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1.
Anesthesiol Clin ; 39(2): 363-377, 2021 Jun.
Article in English | MEDLINE | ID: covidwho-1240167

ABSTRACT

In March 2020, the COVID-19 pandemic reached New York City, resulting in thousands of deaths over the following months. Because of the exponential spread of disease, the New York City hospital systems became rapidly overwhelmed. The Department of Anesthesiology at New York Presbyterian (NYP)-Columbia continued to offer anesthesia services for obstetrics and emergency surgery, while redirecting the rest of its staff to the expanded airway management role and the creation of the largest novel intensive care unit in the NYP system. Tremendous innovation and optimization were necessary in the face of material, physical, and staffing constraints.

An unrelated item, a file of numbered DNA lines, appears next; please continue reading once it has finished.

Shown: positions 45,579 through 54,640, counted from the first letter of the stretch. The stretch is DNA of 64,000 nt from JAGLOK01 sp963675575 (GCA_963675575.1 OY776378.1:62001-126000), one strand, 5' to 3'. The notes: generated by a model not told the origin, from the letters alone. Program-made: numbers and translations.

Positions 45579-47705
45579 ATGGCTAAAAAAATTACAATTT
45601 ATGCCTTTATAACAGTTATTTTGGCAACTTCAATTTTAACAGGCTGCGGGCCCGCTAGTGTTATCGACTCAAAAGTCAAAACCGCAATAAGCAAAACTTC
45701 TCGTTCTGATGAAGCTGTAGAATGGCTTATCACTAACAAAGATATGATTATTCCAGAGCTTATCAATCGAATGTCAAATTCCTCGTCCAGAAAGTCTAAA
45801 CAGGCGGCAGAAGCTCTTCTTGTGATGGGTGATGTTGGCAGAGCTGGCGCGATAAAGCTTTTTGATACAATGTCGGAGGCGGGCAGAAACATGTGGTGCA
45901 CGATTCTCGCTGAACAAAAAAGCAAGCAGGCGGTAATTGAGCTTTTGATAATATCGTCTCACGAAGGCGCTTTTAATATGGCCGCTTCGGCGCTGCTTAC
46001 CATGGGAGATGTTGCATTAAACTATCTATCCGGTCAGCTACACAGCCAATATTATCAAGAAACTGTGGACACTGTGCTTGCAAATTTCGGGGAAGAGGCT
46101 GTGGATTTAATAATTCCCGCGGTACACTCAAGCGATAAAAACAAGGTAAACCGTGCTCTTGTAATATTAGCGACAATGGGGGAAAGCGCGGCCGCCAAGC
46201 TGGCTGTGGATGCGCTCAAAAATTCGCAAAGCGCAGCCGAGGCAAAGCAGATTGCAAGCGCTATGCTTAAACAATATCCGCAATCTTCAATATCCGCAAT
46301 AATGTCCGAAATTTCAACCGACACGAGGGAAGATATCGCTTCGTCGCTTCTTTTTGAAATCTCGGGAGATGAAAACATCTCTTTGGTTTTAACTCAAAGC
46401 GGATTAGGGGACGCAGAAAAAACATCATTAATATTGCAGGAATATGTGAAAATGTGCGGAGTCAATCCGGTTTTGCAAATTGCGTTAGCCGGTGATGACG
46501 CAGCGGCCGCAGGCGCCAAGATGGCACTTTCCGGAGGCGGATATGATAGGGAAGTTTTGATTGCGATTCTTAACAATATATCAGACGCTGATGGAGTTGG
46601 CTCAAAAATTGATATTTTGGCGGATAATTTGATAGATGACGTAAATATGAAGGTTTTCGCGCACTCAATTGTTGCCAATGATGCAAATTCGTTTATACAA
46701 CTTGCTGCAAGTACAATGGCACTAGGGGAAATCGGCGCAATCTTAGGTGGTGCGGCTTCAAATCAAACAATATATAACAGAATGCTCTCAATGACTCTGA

Subject(s)
Anesthesia/statistics & numerical data , Anesthesiology/organization & administration , COVID-19 , Health Resources/organization & administration , Hospitals , Pandemics , Hospital Departments/organization & administration , Humans , New York City , Operating Rooms/organization & administration
2.
Anaesthesia ; 76(9): 1167-1175, 2021 09.
Article in English | MEDLINE | ID: covidwho-1232296

ABSTRACT